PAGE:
To use my title

(319 Posts)
ArtemisatBrauron Sun 03-Mar-13 09:35:15

I have a PhD and use my title - I was thinking of just using it at work but decided consistency was best and changed it with the bank etc as well. I've recently had several snide comments about it as well as a few family members and work colleagues who continue to address me/write to me as Mrs Brauron. I haven't corrected them because it seems rude, but it annoys me - AIBU?

ArtemisatBrauron Sun 03-Mar-13 11:12:34

skrumle that's exactly it- the thing is, that to my older relatives, the more important "title" is my married name, because as a woman the ultimate achievement is to get married.

mumfordanddaughters Sun 03-Mar-13 11:14:41

Skrumie I said right at the top that I use mine (and so do my friends who have them and, yes, that is a lot of them and we are all sciencey too - no sniggering here, it is just a title not being pretentious) but the only time I get riled by people not using it is when we get letters addressed to Dr and Mrs Mumford. His counts and mine doesn't?

Trills Sun 03-Mar-13 11:17:12

Something that someone said on MN once that I liked.

Both Mrs and Dr and titles that you "earn" - you are not born with them, you gain them by doing something. It is no more pretentious to use one than the other.

TimberTot Sun 03-Mar-13 11:17:23

If you don't work in an academic field then it is odd that you insist on the title being applied.

Our circle of friends are mainly what Stokes would refer to as highly educated. (G.P.'s, hospital consultants, University head librarian, lecturer, a headteacher, solicitors, dentists, accountants, actuaries, directors of this and that plus a couple of chief executives thrown in, not sure what their qualifications are exactly) but out of the 5 who have a PhD none use the title except the university lecturer.

I am proud that I made the time and commitment to gain the PhD but I wouldn't use it in everyday life in the same way that I could afford a personalised number plate but I wouldn't have one. Our circle of friends tend to see it as "nouveau riche" and ostentatious, "notice me - I'm special"

The very fact that it annoys you that your family/work colleagues don't all use it points towards you wanting daily recognition of your perceived "enhanced status".

Respect for the value fo your PhD isn't awarded with the certificate, it is earned through the day to day contact you have with these people.

MyHeadWasInTheSandNowNot Sun 03-Mar-13 11:18:04

I agree with Megatrons husband - fine for work and banks etc, but amongst family & friends it would make me feel like a complete try hard toss pot. But each to their own...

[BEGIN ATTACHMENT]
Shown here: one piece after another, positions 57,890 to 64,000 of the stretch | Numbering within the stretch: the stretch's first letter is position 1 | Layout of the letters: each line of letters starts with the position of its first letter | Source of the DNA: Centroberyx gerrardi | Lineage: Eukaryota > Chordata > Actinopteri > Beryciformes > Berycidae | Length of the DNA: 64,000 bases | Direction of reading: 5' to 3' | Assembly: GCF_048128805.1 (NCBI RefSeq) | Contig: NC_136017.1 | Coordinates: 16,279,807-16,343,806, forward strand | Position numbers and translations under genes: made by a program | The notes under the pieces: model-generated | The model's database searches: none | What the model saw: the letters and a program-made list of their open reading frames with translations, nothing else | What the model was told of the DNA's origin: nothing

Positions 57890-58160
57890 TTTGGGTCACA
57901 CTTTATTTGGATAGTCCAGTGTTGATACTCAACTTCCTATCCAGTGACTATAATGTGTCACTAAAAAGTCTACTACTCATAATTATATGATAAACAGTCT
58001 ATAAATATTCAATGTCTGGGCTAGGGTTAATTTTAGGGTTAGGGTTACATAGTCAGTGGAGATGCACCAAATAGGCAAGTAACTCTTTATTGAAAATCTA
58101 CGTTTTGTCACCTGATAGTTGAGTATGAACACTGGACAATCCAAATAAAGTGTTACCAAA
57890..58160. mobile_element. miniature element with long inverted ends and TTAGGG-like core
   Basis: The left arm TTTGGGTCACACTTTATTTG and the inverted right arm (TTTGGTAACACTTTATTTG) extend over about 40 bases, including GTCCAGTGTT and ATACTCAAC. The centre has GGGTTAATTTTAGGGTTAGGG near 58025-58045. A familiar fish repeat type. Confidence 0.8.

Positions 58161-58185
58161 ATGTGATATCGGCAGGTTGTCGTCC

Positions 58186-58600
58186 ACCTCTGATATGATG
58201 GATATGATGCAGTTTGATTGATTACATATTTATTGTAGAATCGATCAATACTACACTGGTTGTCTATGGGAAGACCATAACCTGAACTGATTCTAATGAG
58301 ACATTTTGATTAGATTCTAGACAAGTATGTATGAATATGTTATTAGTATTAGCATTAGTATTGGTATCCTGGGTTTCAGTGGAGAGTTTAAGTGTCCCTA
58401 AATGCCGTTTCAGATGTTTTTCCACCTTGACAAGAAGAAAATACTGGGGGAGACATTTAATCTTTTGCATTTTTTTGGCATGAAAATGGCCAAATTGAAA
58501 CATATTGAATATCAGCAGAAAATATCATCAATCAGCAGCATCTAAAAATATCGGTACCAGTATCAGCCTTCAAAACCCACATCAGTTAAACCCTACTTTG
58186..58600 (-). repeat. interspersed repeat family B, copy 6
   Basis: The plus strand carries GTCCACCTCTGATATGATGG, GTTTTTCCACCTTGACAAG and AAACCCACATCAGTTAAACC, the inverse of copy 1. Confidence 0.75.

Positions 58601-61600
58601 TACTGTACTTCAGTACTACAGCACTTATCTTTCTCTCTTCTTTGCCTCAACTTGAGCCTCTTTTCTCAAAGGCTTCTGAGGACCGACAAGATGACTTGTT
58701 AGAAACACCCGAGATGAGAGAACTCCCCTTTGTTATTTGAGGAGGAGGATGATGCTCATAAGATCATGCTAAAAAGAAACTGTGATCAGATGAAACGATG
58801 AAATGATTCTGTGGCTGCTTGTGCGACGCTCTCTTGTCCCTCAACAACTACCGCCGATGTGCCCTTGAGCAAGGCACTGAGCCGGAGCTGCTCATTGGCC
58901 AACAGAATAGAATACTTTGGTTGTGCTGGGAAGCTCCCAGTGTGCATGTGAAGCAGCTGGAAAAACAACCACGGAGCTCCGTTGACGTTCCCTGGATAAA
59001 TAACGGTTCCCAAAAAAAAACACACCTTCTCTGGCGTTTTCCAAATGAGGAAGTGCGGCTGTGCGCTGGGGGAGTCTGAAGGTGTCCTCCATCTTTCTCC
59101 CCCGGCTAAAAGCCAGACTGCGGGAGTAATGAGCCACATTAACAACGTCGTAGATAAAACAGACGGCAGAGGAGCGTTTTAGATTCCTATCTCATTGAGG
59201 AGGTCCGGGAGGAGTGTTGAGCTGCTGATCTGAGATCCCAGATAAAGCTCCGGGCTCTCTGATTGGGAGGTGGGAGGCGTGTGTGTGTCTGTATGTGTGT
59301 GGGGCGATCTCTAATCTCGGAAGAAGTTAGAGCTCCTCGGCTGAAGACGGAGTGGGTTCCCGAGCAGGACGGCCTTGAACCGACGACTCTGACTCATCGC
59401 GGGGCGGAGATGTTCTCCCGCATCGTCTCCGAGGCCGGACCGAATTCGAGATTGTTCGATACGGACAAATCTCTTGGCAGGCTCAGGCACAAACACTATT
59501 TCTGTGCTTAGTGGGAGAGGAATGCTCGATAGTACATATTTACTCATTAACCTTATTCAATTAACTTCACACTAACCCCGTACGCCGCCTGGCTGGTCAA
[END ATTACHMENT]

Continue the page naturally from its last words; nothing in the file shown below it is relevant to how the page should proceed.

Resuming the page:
Fraying Sun 03-Mar-13 11:19:47

I would never have considered using Dr when writing to my friends (I guess because our friendship predates their doctorate and we never used MA(Hons) or MSc after our names when we gained our other qualifications). Now, I'm wondering if they're secretly offended confused . I'll need to check.
But to answer your question, I think YABU to explain family to change how they address you. It seems a bit arsey to me and I can't imagine how you have that conversation without sounding incredibly pretentious.

Rosieeo Sun 03-Mar-13 11:20:14

I can't help but think of Friends: "I'm Doctor Geller" "Ross, this is a hospital. That actually means something here." wink

TheFallenMadonna Sun 03-Mar-13 11:20:18

How odd of the doctor. I'm not sure I would continue to see her/him if there had been a noticeable change in whether they believed what I was saying on the production of a qualification, that might well be in something completely irrelevant hmm

Fraying Sun 03-Mar-13 11:20:26

expect not explain - duh!

ArtemisatBrauron Sun 03-Mar-13 11:23:03

It's genuinely not about getting "recognition" from people, it's just my title - I've changed it with all my banks, at work etc; to me it would be the same if family or friends had written letters to me addressed to Miss Brauron after I got married.

Wishihadabs Sun 03-Mar-13 11:24:04

The thing I can't stand is Miss maiden name or worse Mrs maiden name by dimwits in call centres usually.Ahhh either Dr married name (only for last 13 years) or Mrs married name (for last 8) is fine. Otherwise you are addressing me as either my mother or my sister. And breathe...

Wishihadabs Sun 03-Mar-13 11:24:48

Dr maiden name

MyHeadWasInTheSandNowNot Sun 03-Mar-13 11:25:03

skrumle that's exactly it- the thing is, that to my older relatives, the more important "title" is my married name, because as a woman the ultimate achievement is to get married

Chip - much?

They are family they are addressing you as family - to insist on being address as Dr by your family is so 'try hard' it's not even funny. I assume you are the first in your family to have gained such a lofty status hmm and feel they all require reminding of this fact.

grin

Jollyb Sun 03-Mar-13 11:25:58

I rarely use Dr outside of work. Doesn't bother me in the slightest if my family refer to me as miss.